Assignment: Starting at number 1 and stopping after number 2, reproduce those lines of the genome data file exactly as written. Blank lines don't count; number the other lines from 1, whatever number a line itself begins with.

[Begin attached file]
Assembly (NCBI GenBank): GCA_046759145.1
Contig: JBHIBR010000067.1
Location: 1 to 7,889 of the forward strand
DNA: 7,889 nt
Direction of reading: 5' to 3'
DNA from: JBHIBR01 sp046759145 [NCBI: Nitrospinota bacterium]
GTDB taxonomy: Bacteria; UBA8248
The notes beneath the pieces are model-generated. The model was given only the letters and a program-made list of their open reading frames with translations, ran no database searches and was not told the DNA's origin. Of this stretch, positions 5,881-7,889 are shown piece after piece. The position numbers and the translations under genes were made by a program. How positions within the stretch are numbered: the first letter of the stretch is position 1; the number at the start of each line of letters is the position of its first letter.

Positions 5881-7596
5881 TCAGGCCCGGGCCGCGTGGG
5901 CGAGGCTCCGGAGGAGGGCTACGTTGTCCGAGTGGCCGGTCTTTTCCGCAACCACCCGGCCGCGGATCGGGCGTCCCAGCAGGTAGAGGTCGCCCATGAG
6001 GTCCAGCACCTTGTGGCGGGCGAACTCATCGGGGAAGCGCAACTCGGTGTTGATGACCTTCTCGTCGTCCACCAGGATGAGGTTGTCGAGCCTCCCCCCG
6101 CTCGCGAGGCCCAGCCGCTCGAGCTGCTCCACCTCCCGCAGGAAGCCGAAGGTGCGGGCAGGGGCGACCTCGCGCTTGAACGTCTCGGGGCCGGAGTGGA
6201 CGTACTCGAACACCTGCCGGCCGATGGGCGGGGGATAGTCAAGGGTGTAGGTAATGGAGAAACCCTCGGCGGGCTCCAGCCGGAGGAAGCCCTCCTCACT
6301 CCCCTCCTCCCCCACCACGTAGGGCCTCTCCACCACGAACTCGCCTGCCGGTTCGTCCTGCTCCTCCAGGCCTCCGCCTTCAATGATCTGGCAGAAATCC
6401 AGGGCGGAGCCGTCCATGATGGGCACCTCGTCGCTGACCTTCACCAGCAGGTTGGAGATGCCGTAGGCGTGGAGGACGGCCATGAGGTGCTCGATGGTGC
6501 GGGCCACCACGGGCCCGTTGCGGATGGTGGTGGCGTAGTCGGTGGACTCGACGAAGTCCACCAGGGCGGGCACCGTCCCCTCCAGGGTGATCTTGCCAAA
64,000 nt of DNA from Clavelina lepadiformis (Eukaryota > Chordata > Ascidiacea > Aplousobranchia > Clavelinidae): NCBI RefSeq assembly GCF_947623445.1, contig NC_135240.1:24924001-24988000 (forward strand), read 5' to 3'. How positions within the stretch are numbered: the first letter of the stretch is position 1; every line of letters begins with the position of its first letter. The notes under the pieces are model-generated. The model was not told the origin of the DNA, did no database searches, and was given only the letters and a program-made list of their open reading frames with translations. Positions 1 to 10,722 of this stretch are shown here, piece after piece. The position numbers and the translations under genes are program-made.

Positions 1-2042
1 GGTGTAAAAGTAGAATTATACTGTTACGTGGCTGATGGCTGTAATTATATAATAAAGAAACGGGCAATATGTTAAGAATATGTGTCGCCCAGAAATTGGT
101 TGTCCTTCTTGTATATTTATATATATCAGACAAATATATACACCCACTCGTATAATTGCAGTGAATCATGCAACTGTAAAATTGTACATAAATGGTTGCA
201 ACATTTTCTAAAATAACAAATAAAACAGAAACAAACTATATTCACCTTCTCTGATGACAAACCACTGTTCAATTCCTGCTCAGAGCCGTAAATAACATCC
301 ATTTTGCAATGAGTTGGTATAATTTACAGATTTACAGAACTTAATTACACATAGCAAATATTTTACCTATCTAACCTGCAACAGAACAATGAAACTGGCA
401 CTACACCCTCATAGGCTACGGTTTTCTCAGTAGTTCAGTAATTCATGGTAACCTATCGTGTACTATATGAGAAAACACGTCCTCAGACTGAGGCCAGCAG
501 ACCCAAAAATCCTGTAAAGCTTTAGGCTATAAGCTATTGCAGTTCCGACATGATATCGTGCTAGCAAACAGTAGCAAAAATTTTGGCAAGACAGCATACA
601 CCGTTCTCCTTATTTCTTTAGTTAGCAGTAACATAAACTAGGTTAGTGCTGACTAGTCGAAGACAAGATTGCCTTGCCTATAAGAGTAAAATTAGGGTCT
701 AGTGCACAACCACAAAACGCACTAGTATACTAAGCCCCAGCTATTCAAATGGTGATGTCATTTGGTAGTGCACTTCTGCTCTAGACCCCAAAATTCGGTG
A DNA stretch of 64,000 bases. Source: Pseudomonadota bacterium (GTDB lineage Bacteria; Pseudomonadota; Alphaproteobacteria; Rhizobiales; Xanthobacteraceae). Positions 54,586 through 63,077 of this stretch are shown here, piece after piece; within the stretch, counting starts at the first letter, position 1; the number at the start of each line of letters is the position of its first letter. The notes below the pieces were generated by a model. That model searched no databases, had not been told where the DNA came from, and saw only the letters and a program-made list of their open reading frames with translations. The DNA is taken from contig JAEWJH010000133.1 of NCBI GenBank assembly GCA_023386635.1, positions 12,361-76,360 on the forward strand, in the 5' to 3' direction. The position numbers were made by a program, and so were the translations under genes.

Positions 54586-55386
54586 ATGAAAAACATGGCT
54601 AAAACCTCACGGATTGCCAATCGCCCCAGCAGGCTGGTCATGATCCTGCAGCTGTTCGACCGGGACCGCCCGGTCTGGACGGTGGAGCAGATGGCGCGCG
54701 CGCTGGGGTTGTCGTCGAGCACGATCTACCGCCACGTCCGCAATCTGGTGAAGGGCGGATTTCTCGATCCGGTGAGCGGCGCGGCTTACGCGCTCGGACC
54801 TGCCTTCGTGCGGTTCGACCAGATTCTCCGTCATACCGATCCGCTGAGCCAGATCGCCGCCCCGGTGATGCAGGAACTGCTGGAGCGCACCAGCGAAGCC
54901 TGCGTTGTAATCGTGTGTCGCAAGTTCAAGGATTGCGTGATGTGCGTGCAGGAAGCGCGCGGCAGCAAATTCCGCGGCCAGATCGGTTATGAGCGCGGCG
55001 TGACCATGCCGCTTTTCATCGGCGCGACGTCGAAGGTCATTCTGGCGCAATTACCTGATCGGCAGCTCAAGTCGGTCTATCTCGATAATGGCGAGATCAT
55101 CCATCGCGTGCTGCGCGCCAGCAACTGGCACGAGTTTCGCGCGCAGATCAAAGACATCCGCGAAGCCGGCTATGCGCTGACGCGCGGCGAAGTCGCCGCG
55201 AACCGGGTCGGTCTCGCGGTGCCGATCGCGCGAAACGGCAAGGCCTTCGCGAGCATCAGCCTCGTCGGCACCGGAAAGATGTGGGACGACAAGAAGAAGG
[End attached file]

Assembly (NCBI GenBank): GCA_046759145.1
Contig: JBHIBR010000067.1